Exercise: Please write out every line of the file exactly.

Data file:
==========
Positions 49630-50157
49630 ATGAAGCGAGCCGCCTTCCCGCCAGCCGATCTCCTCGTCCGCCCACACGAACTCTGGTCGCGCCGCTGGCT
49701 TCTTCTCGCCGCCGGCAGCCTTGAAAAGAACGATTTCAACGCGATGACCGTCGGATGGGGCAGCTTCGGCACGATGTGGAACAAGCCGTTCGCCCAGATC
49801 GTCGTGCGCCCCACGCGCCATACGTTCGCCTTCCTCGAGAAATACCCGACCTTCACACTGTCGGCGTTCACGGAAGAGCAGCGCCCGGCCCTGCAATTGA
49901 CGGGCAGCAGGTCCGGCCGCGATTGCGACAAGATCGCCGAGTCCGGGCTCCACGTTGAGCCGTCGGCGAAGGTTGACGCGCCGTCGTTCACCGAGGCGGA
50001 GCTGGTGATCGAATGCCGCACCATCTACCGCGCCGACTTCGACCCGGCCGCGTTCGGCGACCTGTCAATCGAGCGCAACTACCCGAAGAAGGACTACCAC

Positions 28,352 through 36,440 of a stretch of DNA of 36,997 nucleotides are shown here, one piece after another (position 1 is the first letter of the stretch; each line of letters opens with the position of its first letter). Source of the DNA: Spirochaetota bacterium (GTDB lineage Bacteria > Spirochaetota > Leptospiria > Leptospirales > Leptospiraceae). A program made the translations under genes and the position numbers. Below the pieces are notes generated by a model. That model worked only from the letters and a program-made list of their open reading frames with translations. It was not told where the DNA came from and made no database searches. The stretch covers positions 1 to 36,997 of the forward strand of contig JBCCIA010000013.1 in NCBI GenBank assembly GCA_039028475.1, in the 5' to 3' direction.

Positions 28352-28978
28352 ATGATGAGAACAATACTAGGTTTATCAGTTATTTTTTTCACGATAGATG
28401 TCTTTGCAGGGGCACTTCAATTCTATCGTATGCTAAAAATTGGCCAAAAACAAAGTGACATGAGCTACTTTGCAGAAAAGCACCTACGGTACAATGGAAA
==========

Positions 49630-50157
49630 ATGAAGCGAGCCGCCTTCCCGCCAGCCGATCTCCTCGTCCGCCCACACGAACTCTGGTCGCGCCGCTGGCT
49701 TCTTCTCGCCGCCGGCAGCCTTGAAAAGAACGATTTCAACGCGATGACCGTCGGATGGGGCAGCTTCGGCACGATGTGGAACAAGCCGTTCGCCCAGATC
49801 GTCGTGCGCCCCACGCGCCATACGTTCGCCTTCCTCGAGAAATACCCGACCTTCACACTGTCGGCGTTCACGGAAGAGCAGCGCCCGGCCCTGCAATTGA
49901 CGGGCAGCAGGTCCGGCCGCGATTGCGACAAGATCGCCGAGTCCGGGCTCCACGTTGAGCCGTCGGCGAAGGTTGACGCGCCGTCGTTCACCGAGGCGGA
50001 GCTGGTGATCGAATGCCGCACCATCTACCGCGCCGACTTCGACCCGGCCGCGTTCGGCGACCTGTCAATCGAGCGCAACTACCCGAAGAAGGACTACCAC

Positions 28,352 through 36,440 of a stretch of DNA of 36,997 nucleotides are shown here, one piece after another (position 1 is the first letter of the stretch; each line of letters opens with the position of its first letter). Source of the DNA: Spirochaetota bacterium (GTDB lineage Bacteria > Spirochaetota > Leptospiria > Leptospirales > Leptospiraceae). A program made the translations under genes and the position numbers. Below the pieces are notes generated by a model. That model worked only from the letters and a program-made list of their open reading frames with translations. It was not told where the DNA came from and made no database searches. The stretch covers positions 1 to 36,997 of the forward strand of contig JBCCIA010000013.1 in NCBI GenBank assembly GCA_039028475.1, in the 5' to 3' direction.

Positions 28352-28978
28352 ATGATGAGAACAATACTAGGTTTATCAGTTATTTTTTTCACGATAGATG
28401 TCTTTGCAGGGGCACTTCAATTCTATCGTATGCTAAAAATTGGCCAAAAACAAAGTGACATGAGCTACTTTGCAGAAAAGCACCTACGGTACAATGGAAA